On June 29, 2012, the EEOC issued a letter of determination on the three charges of discrimination (the “Letter of Determination”). (EEOC Determination Letter, annexed to Lario Cert. as Ex. 26.) The EEOC determined that UPS had violated Title VII “by engaging in a nationwide pattern of discriminatory actions and fail[ing] to grant accommodations of religious practice.” (Id. at 3.) In addition, the EEOC determined that UPS had discriminated against both Abdullah and Farhan. (Id.) The EEOC's Letter of Determination invited UPS to conciliate the matter. (Id.) As evidenced in the redacted materials annexed to UPS' motion to dismiss, the parties attempted to conciliate from June of 2012 until August of 2014, at which point the EEOC declared conciliation a failure. (Pl. Letter dated Aug. 13, 2014, annexed to Lario Cert. as Ex. 44.) The longest delay during the conciliation process was between July of 2012 and January of 2013, during which time the parties did not correspond and a UPS offer stood without response from the EEOC. (Def. Mot. to Dismiss Mem. 11.) After conciliation failed in August of 2014, the file was transferred to the EEOC's legal unit to determine whether to recommend litigation. (Fox-Solomon Decl. ¶ 46.) According to the EEOC, lawsuits involving nationwide class allegations must be reviewed and approved by the Office of General Counsel and submitted for a vote by the full Commission. (Pl. Mem. 13 (citing EEOC Regional Attorneys' Manual, Part 2, Section IV(F)).) The EEOC commenced this action on July 15, 2015, within a year of declaring that conciliation had failed.

         b. Procedural background

         On October 2, 2015, UPS moved to dismiss the Complaint, arguing that (1) the EEOC failed to make a prompt determination of the three charges of discrimination; (2) the EEOC failed to conciliate in good faith; and (3) the EEOC's action was barred by laches. (Def. Mot. to Dismiss Mem. 1.) UPS also requested that the Court dismiss any claims based on acts that occurred prior to February 8, 2008 - 300 days before the EEOC issued the Commissioner's Charge. (Id.) At a pre-motion conference, UPS agreed not to pursue its failure-to-conciliate argument.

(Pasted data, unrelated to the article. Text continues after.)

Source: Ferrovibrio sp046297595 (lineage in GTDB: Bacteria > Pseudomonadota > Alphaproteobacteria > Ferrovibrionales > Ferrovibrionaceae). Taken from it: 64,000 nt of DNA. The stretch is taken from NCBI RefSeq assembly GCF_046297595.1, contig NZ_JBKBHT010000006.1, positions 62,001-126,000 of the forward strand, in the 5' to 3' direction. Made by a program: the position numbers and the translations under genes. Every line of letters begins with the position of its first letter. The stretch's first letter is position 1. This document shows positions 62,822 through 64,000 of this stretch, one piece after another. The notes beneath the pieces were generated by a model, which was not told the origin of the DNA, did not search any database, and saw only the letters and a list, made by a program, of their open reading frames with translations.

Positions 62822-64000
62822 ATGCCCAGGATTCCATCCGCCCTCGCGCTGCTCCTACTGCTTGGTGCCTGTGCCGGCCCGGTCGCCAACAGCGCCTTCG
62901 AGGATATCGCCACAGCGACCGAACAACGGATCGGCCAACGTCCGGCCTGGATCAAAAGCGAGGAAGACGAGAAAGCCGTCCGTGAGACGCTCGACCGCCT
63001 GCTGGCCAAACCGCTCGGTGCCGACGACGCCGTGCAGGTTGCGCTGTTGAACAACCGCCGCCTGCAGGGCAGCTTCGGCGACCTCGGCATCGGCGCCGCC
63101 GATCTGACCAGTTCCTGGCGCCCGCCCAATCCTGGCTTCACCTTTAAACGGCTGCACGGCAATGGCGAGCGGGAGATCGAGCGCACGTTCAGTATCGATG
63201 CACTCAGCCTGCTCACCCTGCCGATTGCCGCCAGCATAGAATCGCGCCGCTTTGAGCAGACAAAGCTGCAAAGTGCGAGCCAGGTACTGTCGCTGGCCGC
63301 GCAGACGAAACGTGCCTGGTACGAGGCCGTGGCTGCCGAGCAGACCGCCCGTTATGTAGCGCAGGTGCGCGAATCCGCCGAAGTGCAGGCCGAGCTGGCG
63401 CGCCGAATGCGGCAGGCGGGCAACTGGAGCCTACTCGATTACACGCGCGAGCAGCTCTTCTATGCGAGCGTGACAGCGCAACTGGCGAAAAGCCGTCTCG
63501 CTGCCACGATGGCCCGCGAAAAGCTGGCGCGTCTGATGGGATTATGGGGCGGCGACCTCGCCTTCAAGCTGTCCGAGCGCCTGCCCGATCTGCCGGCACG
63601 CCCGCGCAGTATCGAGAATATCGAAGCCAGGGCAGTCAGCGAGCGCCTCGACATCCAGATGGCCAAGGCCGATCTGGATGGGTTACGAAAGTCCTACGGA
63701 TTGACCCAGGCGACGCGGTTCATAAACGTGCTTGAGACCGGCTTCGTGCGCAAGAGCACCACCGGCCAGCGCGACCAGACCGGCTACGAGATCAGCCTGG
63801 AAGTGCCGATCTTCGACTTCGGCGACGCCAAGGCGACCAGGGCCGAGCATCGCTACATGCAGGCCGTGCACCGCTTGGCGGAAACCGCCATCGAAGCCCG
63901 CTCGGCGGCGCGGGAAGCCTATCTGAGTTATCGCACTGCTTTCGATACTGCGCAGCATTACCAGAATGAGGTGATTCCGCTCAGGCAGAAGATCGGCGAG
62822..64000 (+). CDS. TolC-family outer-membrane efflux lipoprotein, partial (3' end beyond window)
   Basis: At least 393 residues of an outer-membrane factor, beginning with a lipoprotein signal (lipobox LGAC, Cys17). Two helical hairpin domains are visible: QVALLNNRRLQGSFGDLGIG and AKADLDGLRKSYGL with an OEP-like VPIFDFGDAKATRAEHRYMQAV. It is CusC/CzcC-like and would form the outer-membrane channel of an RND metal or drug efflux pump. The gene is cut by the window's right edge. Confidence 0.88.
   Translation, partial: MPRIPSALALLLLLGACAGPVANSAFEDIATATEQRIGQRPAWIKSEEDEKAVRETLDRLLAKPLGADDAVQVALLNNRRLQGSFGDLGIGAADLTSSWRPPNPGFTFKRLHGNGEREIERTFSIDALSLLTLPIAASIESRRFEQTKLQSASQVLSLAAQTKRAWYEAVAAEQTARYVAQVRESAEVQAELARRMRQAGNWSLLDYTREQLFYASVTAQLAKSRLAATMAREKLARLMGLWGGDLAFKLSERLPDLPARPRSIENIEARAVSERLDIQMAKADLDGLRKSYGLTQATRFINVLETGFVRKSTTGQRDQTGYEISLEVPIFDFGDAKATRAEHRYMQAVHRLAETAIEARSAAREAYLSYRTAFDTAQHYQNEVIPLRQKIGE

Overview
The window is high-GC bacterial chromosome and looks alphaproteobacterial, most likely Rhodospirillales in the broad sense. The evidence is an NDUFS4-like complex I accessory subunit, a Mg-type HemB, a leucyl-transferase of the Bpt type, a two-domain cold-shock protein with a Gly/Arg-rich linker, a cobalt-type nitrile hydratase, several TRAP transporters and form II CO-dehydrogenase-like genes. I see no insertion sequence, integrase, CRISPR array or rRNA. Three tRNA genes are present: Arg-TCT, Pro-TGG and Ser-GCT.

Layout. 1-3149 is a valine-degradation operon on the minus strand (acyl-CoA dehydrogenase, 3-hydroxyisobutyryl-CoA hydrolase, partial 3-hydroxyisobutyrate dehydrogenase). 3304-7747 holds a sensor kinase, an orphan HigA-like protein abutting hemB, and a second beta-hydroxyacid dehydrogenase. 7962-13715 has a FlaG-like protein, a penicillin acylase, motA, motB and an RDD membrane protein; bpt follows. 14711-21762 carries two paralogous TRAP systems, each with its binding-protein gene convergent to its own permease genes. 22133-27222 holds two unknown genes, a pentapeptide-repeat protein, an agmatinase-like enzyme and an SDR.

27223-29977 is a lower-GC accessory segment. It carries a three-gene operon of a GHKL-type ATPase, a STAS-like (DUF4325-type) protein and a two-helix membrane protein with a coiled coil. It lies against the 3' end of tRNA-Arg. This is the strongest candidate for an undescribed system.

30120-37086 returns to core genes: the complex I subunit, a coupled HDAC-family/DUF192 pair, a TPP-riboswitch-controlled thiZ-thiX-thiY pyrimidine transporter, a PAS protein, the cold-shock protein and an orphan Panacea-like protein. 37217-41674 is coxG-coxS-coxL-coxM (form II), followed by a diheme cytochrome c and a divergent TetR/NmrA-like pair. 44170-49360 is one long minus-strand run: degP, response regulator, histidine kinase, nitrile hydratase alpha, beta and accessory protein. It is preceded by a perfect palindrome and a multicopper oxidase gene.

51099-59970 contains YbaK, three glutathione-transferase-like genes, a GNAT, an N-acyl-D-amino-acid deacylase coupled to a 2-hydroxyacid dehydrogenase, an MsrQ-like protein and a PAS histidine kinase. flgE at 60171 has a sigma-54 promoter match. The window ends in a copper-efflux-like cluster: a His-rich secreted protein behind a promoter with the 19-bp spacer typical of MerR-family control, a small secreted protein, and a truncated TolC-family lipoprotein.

On July 19, 2016, the Court heard oral argument on the motion to dismiss. (See Min. Order dated July 19, 2016.) The Court denied the motion as to UPS' claims of unreasonable delay and laches but granted the motion to limit the claims based on the 300-day filing requirement. (Id.) The Court reserved decision as to when the 300-day period would commence for class claims. (Id.)

         On September 16, 2016, the EEOC moved to strike UPS' fourth, fifth, sixth, twelfth, fifteenth, twenty-second and twenty-third affirmative defenses pursuant to Rule 12(f) of the Federal Rules of Civil Procedure. (See R&R 44.)

         c. Judge Pollak's recommendations

         Judge Pollak recommended that the Court grant in part and deny in part Plaintiff's motion to strike. (Id. at 1.) Specifically, Judge Pollak recommended that the Court grant Plaintiff's motion as to Defendant's fourth, fifteenth and twenty-second affirmative defenses and deny Plaintiff's motion as to Defendant's fifth, sixth, twelfth and twenty-third affirmative defenses. (Id.)

         i. Recommendations to strike defenses

         Judge Pollak recommended that the Court strike Defendant's fourth defense of failure to conciliate the class members' claims with Defendant before bringing suit because, assuming Plaintiff was required to conciliate in good faith, the Court would have to engage in an impermissible review of the substance of the conciliation proceedings to determine whether Plaintiff conciliated in good faith. (Id. at 21-22.) Judge Pollak determined that this review of conciliation would require the Court to “engag[e] in the very type of substantive review of agency action that [Supreme Court precedent] clearly prohibits.” (Id. at 22 (citing Mach Mining LLC v. EEOC, 575 U.S. ___, ___ 135 S.Ct. 1645, 1655 (Apr. 29, 2015)).)

         As to Defendant's fifteenth affirmative defense, which asserts that Plaintiff failed to exhaust the administrative prerequisites to bringing suit, Judge Pollak found that judicial review of the EEOC's pre-suit obligations is limited and that Defendant had failed to plead the defense with requisite particularity. (Id. at 39.) Judge Pollak accordingly recommended that the Court strike Defendant's fifteenth affirmative defense. (Id.)

         Judge Pollak similarly recommended that the Court strike Defendant's twenty-second affirmative defense, which asserts that Plaintiff may not recover any damages or pursue any claim on behalf of a claimant based on conduct outside the scope of the underlying charge. (Id. at 39.) Judge Pollak found that Defendant's argument was legally unsupported because “the EEOC is permitted to add both claimants and charges to a complaint after suit has been filed based on an investigation conducted during the process of litigation.” (Id. at 41.)

         ii. Recommendations to deny motion to strike defenses